06/29/2017 2:26PM

Hovdey: Better Talk Now did it the old-fashioned way

Adam Coglianese/NYRA
Among the many top stakes on Better Talk Now's resume is the Grade 1 Sword Dancer, which the gelding won in 2004.

The death of Better Talk Now this week at age 18 inspired a visit to a corner of racing statistics rarely considered these days. There, amid the dust, cobwebs, and a few loitering insects, was the list of the top 10 money-winning geldings in the history of North American racing.

Not surprisingly, the leader is two-time Horse of the Year Wise Dan, at $7.5 million. Wise Dan did his running from 2010-14, as opposed to John Henry, second on the list with just shy of $6.6 million accumulated from 1977-84.

The next three top geldings made their money the hard way, without winning a Breeders’ Cup race, although Game On Dude came close when he finished second to Drosselmeyer in the 2011 Classic. The other two – Best Pal and Lava Man – each ran 47 times, mainly in their birthplace of California.

The second tier is led by Well Armed, the pride of the Bill Casner family and the winner of the 2009 Dubai World Cup by 14 lengths. The $3.6 million first prize made up most of his $5.1 million in earnings.

Perfect Drift, on the other hand, scraped together $4.7 million over 50 starts with a record of dogged persistence. He won 11 races, including the Stephen Foster Handicap, but it was his 21 seconds and thirds in races like the Kentucky Derby, Pacific Classic, Whitney, and Breeders’ Cup Classic that ran up his total.

Perfect Drift, who carried a lock of John Henry’s mane beneath his saddle pad, is the only horse to have run in the BC Classic five times. Better Talk Now, eighth on the list, is the only horse to have appeared in five runnings of the Breeders’ Cup Turf. He won the race in 2004 and finished second in 2006, efforts contributing mightily to his final earnings of $4,374,624.

The British gelding Collier Hill is No. 9. He began life as a jumper in northern England before developing into a world-class distance horse, winning major stakes in Canada, Ireland, Hong Kong, Germany, and Sweden. Creme Fraiche, an all-American foal of 1982, rounds out the list at No. 10 and is best known for being the first gelding to win the Belmont Stakes.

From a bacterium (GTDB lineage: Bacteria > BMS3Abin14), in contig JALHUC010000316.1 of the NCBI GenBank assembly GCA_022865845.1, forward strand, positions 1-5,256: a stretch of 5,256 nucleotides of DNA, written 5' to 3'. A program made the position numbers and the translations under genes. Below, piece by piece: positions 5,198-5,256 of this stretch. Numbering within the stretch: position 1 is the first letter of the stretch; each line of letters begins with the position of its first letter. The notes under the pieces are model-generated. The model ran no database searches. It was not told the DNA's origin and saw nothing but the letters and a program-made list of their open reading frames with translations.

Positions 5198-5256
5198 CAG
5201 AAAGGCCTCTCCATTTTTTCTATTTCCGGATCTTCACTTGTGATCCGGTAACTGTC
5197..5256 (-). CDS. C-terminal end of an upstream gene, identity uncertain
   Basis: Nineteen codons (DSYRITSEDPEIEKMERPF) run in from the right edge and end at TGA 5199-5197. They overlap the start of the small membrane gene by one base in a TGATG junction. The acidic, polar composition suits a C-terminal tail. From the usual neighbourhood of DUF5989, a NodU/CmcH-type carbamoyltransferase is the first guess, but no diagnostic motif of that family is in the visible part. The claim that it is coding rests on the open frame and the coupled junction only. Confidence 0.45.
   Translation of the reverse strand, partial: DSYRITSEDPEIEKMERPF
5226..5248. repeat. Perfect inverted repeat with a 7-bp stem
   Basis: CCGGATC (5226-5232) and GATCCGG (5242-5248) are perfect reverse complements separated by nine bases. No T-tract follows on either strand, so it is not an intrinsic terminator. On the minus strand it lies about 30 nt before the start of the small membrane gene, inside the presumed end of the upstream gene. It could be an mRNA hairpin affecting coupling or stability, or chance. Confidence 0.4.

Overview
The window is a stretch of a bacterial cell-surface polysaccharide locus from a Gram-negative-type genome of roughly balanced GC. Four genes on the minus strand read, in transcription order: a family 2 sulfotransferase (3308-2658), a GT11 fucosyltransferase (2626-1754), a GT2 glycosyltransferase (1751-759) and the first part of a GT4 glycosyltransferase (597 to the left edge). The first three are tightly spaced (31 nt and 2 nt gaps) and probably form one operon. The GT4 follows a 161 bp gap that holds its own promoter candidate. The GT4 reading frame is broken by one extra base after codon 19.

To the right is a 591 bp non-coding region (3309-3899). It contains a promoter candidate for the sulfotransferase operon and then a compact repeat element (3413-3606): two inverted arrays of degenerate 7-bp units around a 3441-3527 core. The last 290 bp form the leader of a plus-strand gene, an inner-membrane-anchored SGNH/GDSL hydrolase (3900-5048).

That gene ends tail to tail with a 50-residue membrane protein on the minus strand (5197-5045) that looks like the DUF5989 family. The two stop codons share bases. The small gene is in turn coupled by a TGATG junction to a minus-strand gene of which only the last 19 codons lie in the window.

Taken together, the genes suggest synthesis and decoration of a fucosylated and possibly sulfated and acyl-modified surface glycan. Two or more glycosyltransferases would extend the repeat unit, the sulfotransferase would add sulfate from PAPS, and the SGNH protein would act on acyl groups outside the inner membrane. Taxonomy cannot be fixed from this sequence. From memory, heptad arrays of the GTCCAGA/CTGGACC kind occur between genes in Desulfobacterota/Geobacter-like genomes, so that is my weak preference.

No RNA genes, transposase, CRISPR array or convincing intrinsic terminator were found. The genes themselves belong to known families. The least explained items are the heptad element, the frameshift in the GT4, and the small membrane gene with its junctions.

In many racing countries, geldings are viewed as second-class citizens, even a threat to the reputation of the breed. The Belmont did not even admit geldings until 1957. Cirrus des Aigles, the great French-trained gelding who won $8 million competing everywhere but North America, was never allowed to run in the Arc de Triomphe. As recently as 2012, the gelding Goldoni won the Epsom Derby Trial but was ineligible to run in the Epsom Derby itself.

Even in egalitarian America, geldings are looked upon slightly askew. When they become great – Armed, Kelso, Native Diver, Forego – their people take pains to explain that castration was necessary to achieve that greatness, as if apologizing for the fact that the champion will never enter the procreative stew.

As a result, the great geldings become objects of curiosity in retirement, sometimes on display but more often forgotten once their impact subsides. Wise Dan is happily munching grass at the farm of his trainer, Charlie LoPresti. John Henry lived for 21 years as the main Thoroughbred attraction at the Kentucky Horse Park. Best Pal was only 8 when he died of a massive coronary, within a year of his retirement at the farm of his owner, John C. Mabee.

Game On Dude is at Old Friends in Kentucky. Lava Man became a stable pony at the Doug O’Neill barn, while Perfect Drift enjoyed a second career as a lead pony at Churchill Downs before entering final retirement at the Missouri farm of owner William Reed. That was 15-year-old Perfect Drift taking the victorious California Chrome to the post in the 2014 Kentucky Derby, possibly the best curtain call in the history of the game.

Better Talk Now, a black horse with a small white star, takes a lot of history to the grave. His victories speak for themselves – the Sword Dancer, Man o’ War, Manhattan, the Breeders’ Cup Turf against the likes of Kitten’s Joy and Powerscourt – and included the 2005 United Nations, which will be run again at Monmouth Park on Saturday.

He kick-started the career of trainer Graham Motion and put Ramon Dominguez squarely on the map. His ownership, Bushwood Stable, bore a name inspired by “Caddyshack,” which was nice. Among his many riders over his 51 races were Rene Douglas and Eibar Coa, both respected journeyman whose riding days ended with paralyzing injuries.

Motion has been astounded by the outpouring on social media at the news of Better Talk Now’s death by euthanasia at the end of a struggle with colic. Like most horses of substance, he would not admit to his own dire condition.

“He was probably a lot sicker than he let on,” Motion said from his Fair Hill stable in Maryland. “Dean Richardson, who performed the colic surgery, said he should have died on the operating table, his blood pressure dropped so low, and there was so much toxicity from the infected intestine. He was an incredibly courageous horse.”

Better Talk Now was cremated.

“The plan is to plant a tree here at Fair Hill and bury his ashes beneath it, with a plaque in commemoration,” Motion said. “It seems appropriate. This was his home.”